Pets in hot cars

Pets in hot cars

Pets bring immense joy to people. Dogs, specifically, are widely known as “man’s best friend.”

Majority of owners consider their pets as part of their family. They always bring them wherever they go, even when doing shopping.

However, there are people who may have overlooked the safety of their pets and unconsciously leave them inside their parked vehicles. These pet owners may not realize the danger that their pets may face if left inside a hot car.

According to the People for the Ethical Treatment of Animals (PETA), every year, pets, particularly dogs, suffer and die from heat exhaustion when their guardians make the mistake of leaving them in a parked car even for “just a minute” while they run an errand.

PETA says parked cars are deathtraps for dogs as the temperature inside can increase by 19º Fahrenheit to 22º F in less than 10 minutes and will rise to almost 30º F in just 20 minutes, causing brain damage or death due to heatstroke in just 15 minutes. The longer the pet waits inside, the higher the temperature will soar.

Dogs can cool themselves by panting and sweating through their paw pads but this process may be a little tough for dogs that are trapped inside a vehicle.

A study conducted by the Louisiana Office of Public Health showed that the temperature inside a dark sedan and a light gray minivan parked on a hot but partly cloudy day exceeded 125o F within just 20 minutes.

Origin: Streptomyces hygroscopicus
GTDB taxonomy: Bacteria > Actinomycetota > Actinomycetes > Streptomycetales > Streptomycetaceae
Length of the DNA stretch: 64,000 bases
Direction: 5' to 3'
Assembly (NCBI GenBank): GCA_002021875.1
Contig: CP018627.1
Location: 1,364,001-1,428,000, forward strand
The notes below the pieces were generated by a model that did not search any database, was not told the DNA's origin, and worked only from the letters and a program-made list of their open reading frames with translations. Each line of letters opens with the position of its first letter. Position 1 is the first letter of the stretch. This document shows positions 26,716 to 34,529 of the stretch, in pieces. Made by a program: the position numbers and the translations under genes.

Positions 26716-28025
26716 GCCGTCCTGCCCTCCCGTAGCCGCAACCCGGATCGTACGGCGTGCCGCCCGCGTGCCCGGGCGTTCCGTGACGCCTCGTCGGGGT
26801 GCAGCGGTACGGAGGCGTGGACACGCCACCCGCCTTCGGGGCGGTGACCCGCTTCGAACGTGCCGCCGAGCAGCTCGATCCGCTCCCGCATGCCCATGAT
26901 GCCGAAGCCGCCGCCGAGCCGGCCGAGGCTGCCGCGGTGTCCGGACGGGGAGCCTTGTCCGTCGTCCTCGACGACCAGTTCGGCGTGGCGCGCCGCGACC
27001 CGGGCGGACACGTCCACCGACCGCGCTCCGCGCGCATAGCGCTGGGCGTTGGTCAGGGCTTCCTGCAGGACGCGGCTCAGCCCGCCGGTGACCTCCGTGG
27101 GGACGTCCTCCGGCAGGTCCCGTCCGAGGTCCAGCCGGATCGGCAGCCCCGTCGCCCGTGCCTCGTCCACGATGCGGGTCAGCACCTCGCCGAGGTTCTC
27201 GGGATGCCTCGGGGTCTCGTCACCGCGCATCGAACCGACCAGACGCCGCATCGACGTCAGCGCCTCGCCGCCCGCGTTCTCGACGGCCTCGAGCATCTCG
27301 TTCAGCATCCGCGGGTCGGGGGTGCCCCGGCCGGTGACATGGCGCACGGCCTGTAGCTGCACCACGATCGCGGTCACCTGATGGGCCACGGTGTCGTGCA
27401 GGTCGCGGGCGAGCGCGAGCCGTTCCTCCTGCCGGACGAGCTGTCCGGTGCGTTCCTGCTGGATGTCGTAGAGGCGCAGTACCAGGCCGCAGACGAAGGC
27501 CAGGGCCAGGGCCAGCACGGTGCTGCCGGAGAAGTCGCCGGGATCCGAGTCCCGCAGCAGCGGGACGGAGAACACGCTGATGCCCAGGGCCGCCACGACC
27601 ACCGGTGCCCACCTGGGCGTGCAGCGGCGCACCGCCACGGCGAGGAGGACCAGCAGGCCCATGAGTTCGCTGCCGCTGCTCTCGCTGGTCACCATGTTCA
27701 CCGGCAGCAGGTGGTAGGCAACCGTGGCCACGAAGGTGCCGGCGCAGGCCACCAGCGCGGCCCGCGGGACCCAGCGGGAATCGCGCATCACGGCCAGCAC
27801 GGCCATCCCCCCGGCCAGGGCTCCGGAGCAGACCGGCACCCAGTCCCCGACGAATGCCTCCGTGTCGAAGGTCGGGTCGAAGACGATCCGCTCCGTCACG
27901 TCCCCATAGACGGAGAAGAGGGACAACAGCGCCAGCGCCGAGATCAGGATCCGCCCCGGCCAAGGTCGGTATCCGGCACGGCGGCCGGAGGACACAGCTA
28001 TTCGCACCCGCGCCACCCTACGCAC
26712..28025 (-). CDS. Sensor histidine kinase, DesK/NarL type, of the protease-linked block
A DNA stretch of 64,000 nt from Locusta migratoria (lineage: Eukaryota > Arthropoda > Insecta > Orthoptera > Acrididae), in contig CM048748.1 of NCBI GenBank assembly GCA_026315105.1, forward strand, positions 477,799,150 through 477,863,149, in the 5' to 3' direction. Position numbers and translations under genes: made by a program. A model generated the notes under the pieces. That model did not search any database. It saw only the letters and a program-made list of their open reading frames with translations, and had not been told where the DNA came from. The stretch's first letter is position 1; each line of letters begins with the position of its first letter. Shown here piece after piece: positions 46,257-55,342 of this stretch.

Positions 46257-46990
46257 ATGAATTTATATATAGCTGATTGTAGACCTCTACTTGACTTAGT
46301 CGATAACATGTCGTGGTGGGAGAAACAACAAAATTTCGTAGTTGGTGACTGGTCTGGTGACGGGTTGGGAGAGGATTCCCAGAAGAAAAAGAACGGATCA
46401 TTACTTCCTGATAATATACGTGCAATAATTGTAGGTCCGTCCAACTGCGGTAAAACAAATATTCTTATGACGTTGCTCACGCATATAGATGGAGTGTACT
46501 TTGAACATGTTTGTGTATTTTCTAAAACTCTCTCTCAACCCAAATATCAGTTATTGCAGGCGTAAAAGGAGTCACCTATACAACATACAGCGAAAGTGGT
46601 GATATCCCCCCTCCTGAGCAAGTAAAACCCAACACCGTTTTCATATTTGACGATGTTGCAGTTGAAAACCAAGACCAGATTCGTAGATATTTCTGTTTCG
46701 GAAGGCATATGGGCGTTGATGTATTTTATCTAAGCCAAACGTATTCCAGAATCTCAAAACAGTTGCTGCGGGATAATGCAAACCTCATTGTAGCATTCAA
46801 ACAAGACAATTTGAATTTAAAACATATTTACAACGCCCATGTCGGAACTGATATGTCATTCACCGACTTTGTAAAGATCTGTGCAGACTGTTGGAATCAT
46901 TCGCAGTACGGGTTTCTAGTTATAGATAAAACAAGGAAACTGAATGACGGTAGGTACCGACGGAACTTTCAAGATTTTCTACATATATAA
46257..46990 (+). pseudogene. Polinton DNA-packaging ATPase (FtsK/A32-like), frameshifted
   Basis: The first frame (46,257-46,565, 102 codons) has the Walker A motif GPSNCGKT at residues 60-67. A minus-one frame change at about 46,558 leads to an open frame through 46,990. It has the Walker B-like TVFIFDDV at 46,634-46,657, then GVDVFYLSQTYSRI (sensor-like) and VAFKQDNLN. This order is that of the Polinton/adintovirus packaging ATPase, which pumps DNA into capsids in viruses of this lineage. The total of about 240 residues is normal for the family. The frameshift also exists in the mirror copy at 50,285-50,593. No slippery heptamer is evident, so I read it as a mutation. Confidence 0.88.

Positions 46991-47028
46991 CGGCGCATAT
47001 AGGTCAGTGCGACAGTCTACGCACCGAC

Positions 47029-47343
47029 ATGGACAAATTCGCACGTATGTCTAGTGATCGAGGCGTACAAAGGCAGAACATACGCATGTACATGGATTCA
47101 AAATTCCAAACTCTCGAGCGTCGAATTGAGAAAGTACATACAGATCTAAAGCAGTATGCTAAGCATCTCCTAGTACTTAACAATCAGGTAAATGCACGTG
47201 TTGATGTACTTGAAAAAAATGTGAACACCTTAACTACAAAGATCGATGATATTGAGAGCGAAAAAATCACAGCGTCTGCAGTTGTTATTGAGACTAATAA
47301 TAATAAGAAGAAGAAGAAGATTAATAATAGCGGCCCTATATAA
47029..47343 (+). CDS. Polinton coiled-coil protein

Responsible pet ownership does not only mean caring for your own pet but also considering the welfare of other pets that you may see while on the road. If you happen to see a dog or any pet left alone inside a parked car, take note of the car’s details like the model, make, color and license plate. Do something to call the attention of the car’s owner like asking for help in the nearest building where the car is parked and have him or her paged. Or you can call the police.

If you see that the pet seems to be struggling inside the vehicle, find someone who can help you and do something to remove the animal from the car. Check for symptoms of heatstroke like rapid heartbeat, fever, vomiting, restlessness, excessive thirst, thick saliva, heavy panting and lethargy. If all these are present, bring the pet immediately into an air-conditioned vehicle or building and give water to drink. You may immerse the pet in a tub with cool water to lower the temperature or apply wet towels on the paws, groin, chest and stomach. Then bring the animal to the veterinarian for a thorough check up and treatment.

If you are planning to bring your pet with you, do an assessment first if it is really necessary because your pet might be better safe if left at home.

 

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